- Epics - A series of brief descriptions of each need your end product will fulfill.
- Creating User Stories - Once you have your Epics, you are ready to create your user story. This is a very collaborative process between you and the agency you work with, which might require some back and forth discussions.
- User story implementation - Once the user stories are complete, the development of your product can start.
Why do you need Epics?
An Epic is a top tier of work hierarchy. Usually, it’s broad in scope and lacks details, but not without purpose. It promotes effective communication within your organization and between your team and the agency you work with.
Epics can help convey a bigger picture, or a set of features your product will have. This might be useful when you talk with C-level and executive stakeholders. User stories, on the other hand, come in handy when you talk to your colleagues or the development team at your partner agency.
Elements of an Epic
To create an Epic you need the following five requirements:
- Product Requirement
- Technical Requirement
- Design Requirement
Step 1. Name
Describe what you are trying to accomplish with a particular feature from a high-level perspective. Use clear, simple language, and keep it short.
Example:Implement the ability to onboard a user to the application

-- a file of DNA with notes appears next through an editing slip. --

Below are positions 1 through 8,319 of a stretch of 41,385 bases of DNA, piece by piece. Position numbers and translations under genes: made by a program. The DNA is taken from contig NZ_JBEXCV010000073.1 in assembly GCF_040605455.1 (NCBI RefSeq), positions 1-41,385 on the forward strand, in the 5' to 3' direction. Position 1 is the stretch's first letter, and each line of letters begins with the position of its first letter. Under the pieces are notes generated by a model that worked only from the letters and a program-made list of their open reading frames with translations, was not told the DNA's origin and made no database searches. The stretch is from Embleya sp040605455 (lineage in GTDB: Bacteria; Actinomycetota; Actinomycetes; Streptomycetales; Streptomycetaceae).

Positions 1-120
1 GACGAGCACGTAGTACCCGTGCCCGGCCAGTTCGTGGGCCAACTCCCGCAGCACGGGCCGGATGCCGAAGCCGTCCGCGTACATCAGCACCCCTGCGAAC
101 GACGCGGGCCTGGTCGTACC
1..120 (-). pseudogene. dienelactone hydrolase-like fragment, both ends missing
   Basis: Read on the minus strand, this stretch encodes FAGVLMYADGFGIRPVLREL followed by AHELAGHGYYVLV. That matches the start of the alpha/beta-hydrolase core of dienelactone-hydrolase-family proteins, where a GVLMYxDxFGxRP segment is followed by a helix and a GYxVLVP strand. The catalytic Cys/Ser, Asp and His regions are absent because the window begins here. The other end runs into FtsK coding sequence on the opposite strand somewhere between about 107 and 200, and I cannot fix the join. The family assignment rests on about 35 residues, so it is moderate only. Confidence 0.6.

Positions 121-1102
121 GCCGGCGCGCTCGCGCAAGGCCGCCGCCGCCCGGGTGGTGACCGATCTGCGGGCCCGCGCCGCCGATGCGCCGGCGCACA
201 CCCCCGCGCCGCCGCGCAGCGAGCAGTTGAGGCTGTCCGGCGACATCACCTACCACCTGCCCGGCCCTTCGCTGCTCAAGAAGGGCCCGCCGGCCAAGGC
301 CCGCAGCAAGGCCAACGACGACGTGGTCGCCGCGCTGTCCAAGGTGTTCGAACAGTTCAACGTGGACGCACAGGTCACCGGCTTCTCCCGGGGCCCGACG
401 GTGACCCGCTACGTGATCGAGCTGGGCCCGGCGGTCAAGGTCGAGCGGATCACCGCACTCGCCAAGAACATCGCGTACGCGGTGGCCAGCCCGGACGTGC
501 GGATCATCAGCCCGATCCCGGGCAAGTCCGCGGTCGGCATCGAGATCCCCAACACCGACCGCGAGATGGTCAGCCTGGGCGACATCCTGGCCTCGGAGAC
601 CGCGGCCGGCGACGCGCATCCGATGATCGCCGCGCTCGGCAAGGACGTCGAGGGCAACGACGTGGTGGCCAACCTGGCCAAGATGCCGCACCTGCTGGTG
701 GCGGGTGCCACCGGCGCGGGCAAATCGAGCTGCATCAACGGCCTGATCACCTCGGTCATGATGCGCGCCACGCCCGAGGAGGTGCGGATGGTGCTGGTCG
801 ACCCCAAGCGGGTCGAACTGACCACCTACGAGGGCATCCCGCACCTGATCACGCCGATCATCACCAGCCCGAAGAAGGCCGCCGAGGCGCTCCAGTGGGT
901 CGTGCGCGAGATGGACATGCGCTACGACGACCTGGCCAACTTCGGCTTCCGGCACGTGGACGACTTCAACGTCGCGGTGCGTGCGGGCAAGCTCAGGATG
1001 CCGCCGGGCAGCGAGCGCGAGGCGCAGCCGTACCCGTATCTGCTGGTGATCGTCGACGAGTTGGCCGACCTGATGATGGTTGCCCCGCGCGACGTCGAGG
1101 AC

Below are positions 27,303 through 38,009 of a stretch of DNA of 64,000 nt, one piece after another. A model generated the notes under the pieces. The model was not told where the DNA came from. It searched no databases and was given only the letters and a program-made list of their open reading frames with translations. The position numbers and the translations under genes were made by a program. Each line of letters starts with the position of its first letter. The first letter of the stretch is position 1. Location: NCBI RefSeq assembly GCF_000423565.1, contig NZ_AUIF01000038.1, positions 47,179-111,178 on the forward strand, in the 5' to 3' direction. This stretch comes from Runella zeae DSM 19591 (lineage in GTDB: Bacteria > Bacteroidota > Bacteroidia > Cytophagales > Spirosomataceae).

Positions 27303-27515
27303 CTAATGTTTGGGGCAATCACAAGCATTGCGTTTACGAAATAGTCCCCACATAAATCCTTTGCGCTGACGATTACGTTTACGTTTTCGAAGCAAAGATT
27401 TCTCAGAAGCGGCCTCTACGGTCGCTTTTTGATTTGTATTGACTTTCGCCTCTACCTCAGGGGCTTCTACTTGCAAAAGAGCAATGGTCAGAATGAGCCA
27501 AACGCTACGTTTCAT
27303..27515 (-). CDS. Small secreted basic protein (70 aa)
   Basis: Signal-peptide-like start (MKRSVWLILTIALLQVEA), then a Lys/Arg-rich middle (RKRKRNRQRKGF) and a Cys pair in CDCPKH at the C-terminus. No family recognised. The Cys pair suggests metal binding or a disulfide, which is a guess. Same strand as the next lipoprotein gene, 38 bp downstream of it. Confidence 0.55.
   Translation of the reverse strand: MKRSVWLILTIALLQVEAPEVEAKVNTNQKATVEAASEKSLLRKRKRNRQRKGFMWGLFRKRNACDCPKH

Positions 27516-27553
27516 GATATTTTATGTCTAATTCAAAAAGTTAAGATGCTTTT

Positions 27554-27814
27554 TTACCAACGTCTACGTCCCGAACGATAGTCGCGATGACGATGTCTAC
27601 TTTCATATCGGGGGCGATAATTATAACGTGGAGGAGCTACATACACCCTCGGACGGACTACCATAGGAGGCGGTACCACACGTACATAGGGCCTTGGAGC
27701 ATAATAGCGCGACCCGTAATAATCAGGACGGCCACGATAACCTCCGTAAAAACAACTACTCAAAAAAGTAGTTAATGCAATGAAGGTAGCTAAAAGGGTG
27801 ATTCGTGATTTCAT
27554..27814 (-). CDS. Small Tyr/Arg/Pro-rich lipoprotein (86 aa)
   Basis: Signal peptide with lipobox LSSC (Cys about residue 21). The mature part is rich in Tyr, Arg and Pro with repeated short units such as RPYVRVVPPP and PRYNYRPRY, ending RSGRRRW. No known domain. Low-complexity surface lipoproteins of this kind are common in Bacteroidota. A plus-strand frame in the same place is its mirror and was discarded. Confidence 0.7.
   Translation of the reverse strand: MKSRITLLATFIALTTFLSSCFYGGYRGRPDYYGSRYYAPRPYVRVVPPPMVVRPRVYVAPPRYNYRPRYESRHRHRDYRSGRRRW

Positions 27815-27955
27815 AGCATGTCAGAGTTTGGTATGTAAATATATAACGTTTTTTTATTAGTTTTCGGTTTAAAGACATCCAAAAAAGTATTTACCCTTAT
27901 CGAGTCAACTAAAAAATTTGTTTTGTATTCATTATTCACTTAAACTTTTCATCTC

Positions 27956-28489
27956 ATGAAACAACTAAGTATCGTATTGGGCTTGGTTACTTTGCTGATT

Step 2. Description
In this step, you can go into more detail and describe the problem the feature solves and what needs it fulfills. As we said before, Epics are often used to talk to executive stakeholders, so focus on the business value of the feature rather than the implementation details.
Example:Onboard the Team Owner to the application. Onboarding will guide the Teamowner through the Sign Up process.
The Team Owner is a power user, a leader who discovers the app and has the power to bring their colleagues to use the app as a Team. Team Owner will eventually pay the subscription cost of the entire team.
The Teammate is a user who has been invited to the app by the Team Owner. An invitation sent by the Team Owner will start the onboarding and guide the Teammate through the process of setting up the account as part of their Team.The Teammate can’t create a new Team or invite other Teammates.
The elements of a user story
Now that you know what an Epic is and why you need it, let’s dive into how to write a user story.
Working with user stories can quickly become just another technical task, which defeats the purpose of a user story. To combat that, focus on the three areas: role, action, and advantage.
- Action: After you’ve determined who the end-user is, you need to understand what they want to accomplish. This shows how the user could achieve the goal by interacting with the system. Keep it simple and avoid the use of passive voice.
- Advantage: The advantage should be a result or benefit that is non-functional. This represents the ultimate value the system brings and shows exactly how a feature is useful in everyday life for the user in question.
- Role: This a user who will interact with the system to reach their goals. It’s important to focus on the end-users.
The answers to these questions form, quite literary, a story with this format: As a [type of role], I want to [action] so that [the advantage of the action]. It should be easy to understand for all stakeholders. For example:
- As a truck driver, I want to have access to my next job, so I can start the trip.
- As a sales manager, I want to have a web leads list, so I can contact them and make a new sale.
- As a customer, I want to manage my prescription list, so I can receive the medication I need.